His Master's Voice 1101 radio
His Master's Voice was not a very wide-spread radio brand in The Netherlands.
So it is special to have one in my collection.
The circuitry of this model looks like an American AC/DC model adapted for
European mains voltages.
Though it was impossible to find information on it, it was still quite easy to fix.
This is a bit of an unusual radio in the Netherlands.
His Master's Voice was only a small brand over here.
This one looks sober, modern and functional.
It has a plywood case, with fine veneer and
a cream painted wooden loudspeaker grille, venetian blinds style.
On the front, there are four controls: volume/on/off, tone,
band selection switch and tuning.
This model is marked “HMV1101”.
It is a modest radio with 3 bands, LW, MW and SW.
Judging by the Dutch and Belgian stations on the tuning dial,
this model must have been aimed at the Dutch and maybe Belgian market.
A look on the inside.
The circuit is rather common, a basic superhet.
The valves are all octal types from American manufacturers:
|12SA7 ||heptode as frequency changer,|
|12SK7||HF penthode as IF amplifier|
|12SQ7||triode and double diode as detector and AF preamp,|
|50L6GT||penthode as output stage,|
There is no tuning indicator.
This valve line-up is typical for an
"All American 5-tube AC/DC radio"
from the early forties.
However, my HMV1101 has a power transformer that delivers
36 and 50 V for the heaters and 250 V for the plate voltage,
and has primaries for 110-240 V.
The heaters are partly in parallel, partly in series.
The power transformer
has a somewhat awkward position on the side of the chassis, while the output
transformer is mounted on a triangular bracket, probably to get a
perpendicular orientation towards the power transformer to reduce hum.
The power transformer seems to have been added as an afterthought,
but it most definitely
looks like it has been fitted in the factory, not by some repairman.
This model may be a derivative from an American AC/DC radio, adapted for the
Apart from the choice of valves,
the radio is not constructed as an AC/DC radio, as
the chassis is not particularly well isolated
and the earth connection and gramophone input
do not have coupling capacitors to isolate them.
I got this radio through an advertisement on Internet.
The previous owner told me it dated from the fifties.
He told me it still worked, although it cracked badly.
He thought a defective valve was causing the cracking.
I tried to find information for this model, and I was happy when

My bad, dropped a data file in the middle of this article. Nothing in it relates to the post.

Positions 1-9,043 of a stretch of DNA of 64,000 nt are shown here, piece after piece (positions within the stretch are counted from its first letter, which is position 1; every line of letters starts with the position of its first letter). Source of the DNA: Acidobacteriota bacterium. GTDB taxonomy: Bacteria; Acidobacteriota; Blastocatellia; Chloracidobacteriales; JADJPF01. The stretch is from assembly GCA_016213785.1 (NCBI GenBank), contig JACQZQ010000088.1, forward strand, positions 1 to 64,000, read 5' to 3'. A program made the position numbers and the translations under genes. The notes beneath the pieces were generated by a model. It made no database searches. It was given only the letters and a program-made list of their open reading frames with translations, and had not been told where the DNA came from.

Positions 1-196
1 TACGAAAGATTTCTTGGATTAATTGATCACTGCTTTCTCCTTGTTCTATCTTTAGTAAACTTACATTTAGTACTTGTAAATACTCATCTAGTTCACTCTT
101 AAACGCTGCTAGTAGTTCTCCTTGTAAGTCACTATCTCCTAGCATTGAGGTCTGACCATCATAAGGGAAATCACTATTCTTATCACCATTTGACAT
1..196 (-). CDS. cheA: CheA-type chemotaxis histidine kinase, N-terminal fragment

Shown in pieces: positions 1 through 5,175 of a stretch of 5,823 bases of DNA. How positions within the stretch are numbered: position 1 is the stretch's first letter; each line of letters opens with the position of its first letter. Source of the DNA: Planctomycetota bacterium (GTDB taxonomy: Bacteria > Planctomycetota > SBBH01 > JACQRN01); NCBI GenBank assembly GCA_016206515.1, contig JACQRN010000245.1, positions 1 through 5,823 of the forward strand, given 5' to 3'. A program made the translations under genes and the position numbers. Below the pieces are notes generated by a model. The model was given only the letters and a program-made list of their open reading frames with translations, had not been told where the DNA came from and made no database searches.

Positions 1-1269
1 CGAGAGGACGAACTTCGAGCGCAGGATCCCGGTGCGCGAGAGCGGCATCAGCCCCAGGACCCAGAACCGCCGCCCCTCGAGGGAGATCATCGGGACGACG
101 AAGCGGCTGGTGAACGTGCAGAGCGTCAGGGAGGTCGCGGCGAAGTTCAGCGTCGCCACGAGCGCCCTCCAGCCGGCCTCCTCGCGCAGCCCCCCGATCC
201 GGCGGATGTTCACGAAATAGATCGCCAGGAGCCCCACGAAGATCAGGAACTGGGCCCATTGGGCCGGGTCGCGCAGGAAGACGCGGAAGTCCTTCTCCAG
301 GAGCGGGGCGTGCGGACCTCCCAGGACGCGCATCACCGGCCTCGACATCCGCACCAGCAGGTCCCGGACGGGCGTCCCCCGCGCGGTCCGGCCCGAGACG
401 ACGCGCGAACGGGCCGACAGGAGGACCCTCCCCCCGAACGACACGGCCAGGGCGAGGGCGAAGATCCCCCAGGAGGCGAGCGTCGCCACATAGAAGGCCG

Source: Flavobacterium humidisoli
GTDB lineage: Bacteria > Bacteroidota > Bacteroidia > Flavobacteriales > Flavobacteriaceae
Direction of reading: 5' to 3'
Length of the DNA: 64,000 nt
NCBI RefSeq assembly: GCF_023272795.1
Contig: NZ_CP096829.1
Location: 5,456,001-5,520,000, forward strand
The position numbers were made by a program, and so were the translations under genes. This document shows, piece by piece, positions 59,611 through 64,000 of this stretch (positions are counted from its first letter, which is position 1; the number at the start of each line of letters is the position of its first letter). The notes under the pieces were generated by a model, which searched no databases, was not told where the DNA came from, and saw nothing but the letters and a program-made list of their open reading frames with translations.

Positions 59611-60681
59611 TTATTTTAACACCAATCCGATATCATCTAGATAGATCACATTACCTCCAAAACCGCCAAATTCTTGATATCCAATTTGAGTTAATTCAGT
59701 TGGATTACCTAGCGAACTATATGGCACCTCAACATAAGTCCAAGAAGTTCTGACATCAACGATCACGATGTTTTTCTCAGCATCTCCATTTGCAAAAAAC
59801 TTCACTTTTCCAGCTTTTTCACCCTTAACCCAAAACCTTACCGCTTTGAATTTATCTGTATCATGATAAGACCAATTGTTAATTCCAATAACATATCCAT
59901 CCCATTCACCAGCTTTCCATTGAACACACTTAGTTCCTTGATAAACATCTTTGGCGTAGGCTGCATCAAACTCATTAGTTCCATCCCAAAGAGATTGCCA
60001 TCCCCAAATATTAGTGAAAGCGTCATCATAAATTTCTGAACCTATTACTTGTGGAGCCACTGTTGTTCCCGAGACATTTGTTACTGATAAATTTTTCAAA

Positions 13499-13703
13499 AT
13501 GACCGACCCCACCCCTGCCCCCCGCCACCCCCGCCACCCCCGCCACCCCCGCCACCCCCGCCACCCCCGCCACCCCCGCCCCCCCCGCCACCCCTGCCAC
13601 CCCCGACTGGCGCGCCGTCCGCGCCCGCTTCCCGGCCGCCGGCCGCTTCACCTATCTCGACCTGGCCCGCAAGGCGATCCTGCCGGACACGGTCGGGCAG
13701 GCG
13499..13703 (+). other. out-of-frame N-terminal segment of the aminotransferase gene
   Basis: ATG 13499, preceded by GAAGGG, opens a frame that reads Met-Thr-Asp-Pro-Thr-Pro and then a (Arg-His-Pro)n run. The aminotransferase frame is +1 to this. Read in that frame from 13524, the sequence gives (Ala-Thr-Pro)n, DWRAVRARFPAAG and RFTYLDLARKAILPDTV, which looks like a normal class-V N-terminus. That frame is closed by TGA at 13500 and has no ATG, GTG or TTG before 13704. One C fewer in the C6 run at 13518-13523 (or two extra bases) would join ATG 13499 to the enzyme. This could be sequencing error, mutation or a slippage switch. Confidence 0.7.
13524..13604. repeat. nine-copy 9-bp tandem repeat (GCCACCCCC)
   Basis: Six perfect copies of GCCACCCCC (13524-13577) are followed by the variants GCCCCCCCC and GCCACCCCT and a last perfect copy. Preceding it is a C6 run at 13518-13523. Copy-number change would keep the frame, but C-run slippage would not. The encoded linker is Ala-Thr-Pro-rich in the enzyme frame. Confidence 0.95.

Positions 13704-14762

I was offered some service documentation for a HMV1101 model.
But when received it, it turned out to be a different radio, an American
model from 1939, using different valves.
Front of chassis, taken out of the case.
View of the chassis from above.
Chassis taken out of the case.
I found a photograph of an identical HMV1101 on
Johan Catteau's radio pages
He could not tell what valves were in his radio, because they were missing.
My HMV1101's loudspeaker grille looks a lot like the one on a HMV914
I found somewhere else on the Web.
I found another collector who has a HMV920 that looks identical to my
But their owners could not find any documentation, neither on the HMV914 nor
on the HMV920. This is really confusing.
On Malcolm Bennett's site
I found some information on some HMV1101 model,
but he again dated it in 1938/39, and turned out
to have the same American documentation I received earlier.
Yet, my radio is real and looks original.
On the back of the case there is a type card with the "HMV1101"
brand, the type number and serial number.
The same type number and an HMV logo are rubberstamped on the back panel.
The dial is showing the HMV logo with "Nipper", the HMV dog
listening to a phonograph.
There is also a coloured decal with the HMV logo on the top of the case.
The serial number is rubberstamped on the chassis, the same serial that is
mentioned on the type card.
If you look at these pictures and say
“Hey, I recognise this radio”, please let me know.
The radio was quite easy to fix.
First I let the electrolytics reform.
During the process, I noticed the coupling capacitor to the output stage
was very leaky, so I replaced it.
There were a number of these flat, black capacitors branded
"Micamold", but the dielectric cannot possibly be mica,
because they are so leaky. I think they must be paper capacitors and
the "mica" in the "Micamold" brand must be a marketing thing.
After this, I turned the radio on and it worked.
Only, the strong stations were unduly loud and distorted.
I suspected that the AGC didn't work properly.
I measured detector output and AGC voltage (using a voltmeter with a
10 MΩ input) for different stations and
indeed, the AGC voltage seemed to be attenuated.
The bypass capacitor on the AGC was another of those Micamolds.
Replacing it restored due operation of the AGC circuit, as proven by a lower
voltage on the detector and a higher AGC voltage on the smoothing cap.
And of course, the sound became much better.
So now my HMV radio is working fine.
It looks really great on the bookshelves in my study.